RiDQlous indeed

I knew it was going to happen.  Once the Old Spice ads caught on (and became more than tired), it was just a matter of time before we saw ads that had the same sort of feel, but with disastrous results.  The absolute champion on this disastrous nature has to be the Dairy Queen (DQ) ads featuring the guy with the mustache.  Every time one of these commercials come on, they just make me cringe (and think how once the weather gets nice, how I will find somewhere else to go for a treat).

The thing about these ads that I can’t stand is that they just try too hard…and you can feel it.  Whereas the Old Spice ads started from an intentionally over the top character that Isaiah Mustafa created and ran by a few of his friends, the DQ ads are trying to be ridiculous, with a clear effort to try to go viral.  I mean “old fashioned shaving bunnies?”   It’s pathetic.

The difference between the Old Spice ads and the DQ ads reminds me of back in middle school when a kid would do something unintentionally funny; something that would make everyone laugh and buy that kid some cred in the schoolyard.  Eventually he would wear it out, but people would still like him because they would reminisce about back when he did that funny thing.  That kid is essentially the Old Spice guy.  But then you have some marginal kid who sees this Old Spice kid getting all the laughs and so he thinks, “Hey, I could do something like that.  I could be just as funny in a similar way, but still in a way that wouldn’t make it look like I was copying the Old Spice kid.”  So he comes up with some lame act that he thinks is brilliant, but in the end nobody likes and results in him getting his ass royally kicked at recess.

Successful marketing campaigns are going to be copied in some way and sometimes it can be done in an effective manner.  Who knows who really started doing funny beer commercials first, but if you take a look at the funny Bud Light commercials, the Coors Light commercials and then the recent (and brilliant) Heineken commercial, they all work in their own way while accessing the central theme of men being men via a connection to a specific brand of beer.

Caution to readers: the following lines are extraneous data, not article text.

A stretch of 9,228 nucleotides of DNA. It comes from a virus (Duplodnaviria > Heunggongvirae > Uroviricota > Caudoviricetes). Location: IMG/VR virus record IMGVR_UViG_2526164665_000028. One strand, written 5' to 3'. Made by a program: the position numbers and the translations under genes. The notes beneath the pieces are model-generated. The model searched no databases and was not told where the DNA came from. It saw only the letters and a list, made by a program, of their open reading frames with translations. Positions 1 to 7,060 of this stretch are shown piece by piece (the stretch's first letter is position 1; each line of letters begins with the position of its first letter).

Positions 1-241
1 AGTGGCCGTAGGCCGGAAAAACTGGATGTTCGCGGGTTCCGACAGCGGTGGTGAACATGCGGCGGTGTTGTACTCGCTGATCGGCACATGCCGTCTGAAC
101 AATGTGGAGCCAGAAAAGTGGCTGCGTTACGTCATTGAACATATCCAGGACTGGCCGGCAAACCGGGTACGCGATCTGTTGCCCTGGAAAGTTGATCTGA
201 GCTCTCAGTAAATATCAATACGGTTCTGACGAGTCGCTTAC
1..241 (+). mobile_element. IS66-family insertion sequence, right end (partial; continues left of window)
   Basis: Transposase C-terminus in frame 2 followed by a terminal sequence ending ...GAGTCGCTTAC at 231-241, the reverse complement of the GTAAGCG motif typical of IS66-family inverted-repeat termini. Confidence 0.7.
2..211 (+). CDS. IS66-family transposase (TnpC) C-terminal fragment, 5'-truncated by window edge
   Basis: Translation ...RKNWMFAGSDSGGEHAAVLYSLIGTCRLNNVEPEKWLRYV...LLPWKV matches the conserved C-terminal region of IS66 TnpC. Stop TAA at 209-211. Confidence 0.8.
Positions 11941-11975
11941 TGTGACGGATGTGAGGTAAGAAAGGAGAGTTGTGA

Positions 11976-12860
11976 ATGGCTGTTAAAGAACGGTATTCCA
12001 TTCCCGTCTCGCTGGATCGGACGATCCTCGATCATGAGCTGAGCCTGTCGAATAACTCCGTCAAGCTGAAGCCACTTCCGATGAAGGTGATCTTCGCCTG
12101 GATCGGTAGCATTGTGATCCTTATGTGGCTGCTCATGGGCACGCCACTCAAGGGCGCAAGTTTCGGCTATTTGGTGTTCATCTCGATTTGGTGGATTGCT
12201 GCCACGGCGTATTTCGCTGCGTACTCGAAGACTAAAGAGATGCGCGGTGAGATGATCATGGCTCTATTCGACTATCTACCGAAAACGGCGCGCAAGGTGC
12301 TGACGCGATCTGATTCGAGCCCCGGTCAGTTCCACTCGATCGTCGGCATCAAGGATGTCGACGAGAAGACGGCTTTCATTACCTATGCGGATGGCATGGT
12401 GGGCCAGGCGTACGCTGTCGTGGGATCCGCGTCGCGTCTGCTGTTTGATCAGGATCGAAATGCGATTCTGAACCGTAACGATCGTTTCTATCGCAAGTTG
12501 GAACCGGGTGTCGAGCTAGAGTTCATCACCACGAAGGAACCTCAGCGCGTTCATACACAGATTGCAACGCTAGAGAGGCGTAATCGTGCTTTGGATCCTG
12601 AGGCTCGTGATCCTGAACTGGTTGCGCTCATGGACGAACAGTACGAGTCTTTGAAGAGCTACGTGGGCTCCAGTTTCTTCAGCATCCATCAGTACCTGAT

So the question needs to be asked, “If the DQ ads had come along a few years ago before the Old Spice ads, would they bother you as much?”  Well yes, they would still bother me, but probably not quite as much.  There’s nothing worse than some forced comedy and that’s pretty much what this is.  It’s forced comedy disguised as advertising.  It makes me want to change the channel…which pretty much is the exact opposite of what they are looking for, but even worse than that, it just creates a negative association with the brand for me and that’s worse.


  1. avatar Wendy B Says:

    Remember when The Matrix made bullet time cool and then every movie, including the sequels had to copy or try to one up it?

    The problem usually has to do with out of touch execs who see something that works and therefore makes money. They then figure out there’s some finite window of time (that is actually much shorter than they think) for them to milk it into oblivion.

  2. avatar Jay Says:

    It’s painful. Once somebody puts a term to it, like let’s “Mustafa-ize” it or “Old Spice It Up”, then it’s over. It’s just lazy and for the amount of money that is out there for intelligent marketing, we should all expect better.

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